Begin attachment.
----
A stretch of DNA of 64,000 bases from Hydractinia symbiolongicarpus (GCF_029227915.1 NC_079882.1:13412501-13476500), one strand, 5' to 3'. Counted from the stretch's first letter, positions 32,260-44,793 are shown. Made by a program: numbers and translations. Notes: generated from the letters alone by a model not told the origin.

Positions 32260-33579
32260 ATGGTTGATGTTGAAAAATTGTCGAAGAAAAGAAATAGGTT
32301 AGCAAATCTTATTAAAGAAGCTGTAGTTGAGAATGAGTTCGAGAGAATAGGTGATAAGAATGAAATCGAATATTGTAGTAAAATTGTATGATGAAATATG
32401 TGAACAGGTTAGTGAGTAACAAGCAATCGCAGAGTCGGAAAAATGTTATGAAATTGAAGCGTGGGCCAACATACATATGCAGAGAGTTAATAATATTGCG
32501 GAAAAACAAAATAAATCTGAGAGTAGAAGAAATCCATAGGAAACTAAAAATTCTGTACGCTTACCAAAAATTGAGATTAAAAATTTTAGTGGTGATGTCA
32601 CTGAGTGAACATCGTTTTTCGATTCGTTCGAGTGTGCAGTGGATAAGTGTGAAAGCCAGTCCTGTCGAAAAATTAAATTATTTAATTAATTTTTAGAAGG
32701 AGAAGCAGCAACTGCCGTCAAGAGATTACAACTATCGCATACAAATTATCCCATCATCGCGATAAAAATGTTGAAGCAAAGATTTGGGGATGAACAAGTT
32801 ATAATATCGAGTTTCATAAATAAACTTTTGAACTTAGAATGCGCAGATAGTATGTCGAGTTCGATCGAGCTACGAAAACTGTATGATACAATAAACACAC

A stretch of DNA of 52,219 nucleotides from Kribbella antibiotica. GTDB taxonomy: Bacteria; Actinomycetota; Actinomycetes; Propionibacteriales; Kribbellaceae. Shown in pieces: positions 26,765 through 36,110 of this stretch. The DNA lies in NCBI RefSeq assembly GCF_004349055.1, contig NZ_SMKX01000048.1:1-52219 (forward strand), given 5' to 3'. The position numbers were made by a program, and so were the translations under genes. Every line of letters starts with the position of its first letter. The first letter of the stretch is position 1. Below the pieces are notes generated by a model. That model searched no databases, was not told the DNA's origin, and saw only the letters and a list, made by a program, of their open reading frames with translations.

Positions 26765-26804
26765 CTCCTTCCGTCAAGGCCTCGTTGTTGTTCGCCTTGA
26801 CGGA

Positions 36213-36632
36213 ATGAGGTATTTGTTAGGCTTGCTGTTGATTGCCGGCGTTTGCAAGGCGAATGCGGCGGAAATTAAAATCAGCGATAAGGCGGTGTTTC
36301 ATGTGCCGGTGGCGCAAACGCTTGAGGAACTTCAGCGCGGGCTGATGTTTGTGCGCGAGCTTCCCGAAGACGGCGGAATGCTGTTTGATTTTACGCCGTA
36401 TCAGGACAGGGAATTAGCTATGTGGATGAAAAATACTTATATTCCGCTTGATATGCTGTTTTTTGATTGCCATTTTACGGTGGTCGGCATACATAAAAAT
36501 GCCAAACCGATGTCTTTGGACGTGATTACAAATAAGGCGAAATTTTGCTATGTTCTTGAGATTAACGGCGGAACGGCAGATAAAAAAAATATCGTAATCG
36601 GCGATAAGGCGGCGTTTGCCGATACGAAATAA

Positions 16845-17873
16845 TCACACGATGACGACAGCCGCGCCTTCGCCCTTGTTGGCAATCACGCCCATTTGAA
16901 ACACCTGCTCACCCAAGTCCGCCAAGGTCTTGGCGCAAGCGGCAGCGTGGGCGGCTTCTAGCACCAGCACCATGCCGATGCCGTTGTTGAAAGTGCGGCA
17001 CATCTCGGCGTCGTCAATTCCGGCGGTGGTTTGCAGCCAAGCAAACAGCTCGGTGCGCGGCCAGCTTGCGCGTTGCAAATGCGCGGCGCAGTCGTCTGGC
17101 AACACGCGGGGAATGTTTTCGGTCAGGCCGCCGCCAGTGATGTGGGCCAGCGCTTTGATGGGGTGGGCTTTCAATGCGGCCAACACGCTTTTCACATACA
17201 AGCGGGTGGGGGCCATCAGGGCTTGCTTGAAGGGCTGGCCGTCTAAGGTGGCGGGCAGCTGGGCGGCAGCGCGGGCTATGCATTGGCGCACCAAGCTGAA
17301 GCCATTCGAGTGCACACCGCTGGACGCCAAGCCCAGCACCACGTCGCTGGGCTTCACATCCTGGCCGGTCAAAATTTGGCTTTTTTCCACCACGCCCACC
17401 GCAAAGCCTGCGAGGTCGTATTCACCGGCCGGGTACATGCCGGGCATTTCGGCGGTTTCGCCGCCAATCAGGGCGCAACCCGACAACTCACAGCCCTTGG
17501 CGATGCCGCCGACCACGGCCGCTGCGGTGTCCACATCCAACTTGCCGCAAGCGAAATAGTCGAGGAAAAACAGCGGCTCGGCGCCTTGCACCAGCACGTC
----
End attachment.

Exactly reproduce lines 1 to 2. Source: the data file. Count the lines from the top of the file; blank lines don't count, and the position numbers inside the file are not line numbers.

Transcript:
A stretch of DNA of 64,000 bases from Hydractinia symbiolongicarpus (GCF_029227915.1 NC_079882.1:13412501-13476500), one strand, 5' to 3'. Counted from the stretch's first letter, positions 32,260-44,793 are shown. Made by a program: numbers and translations. Notes: generated from the letters alone by a model not told the origin.

Positions 32260-33579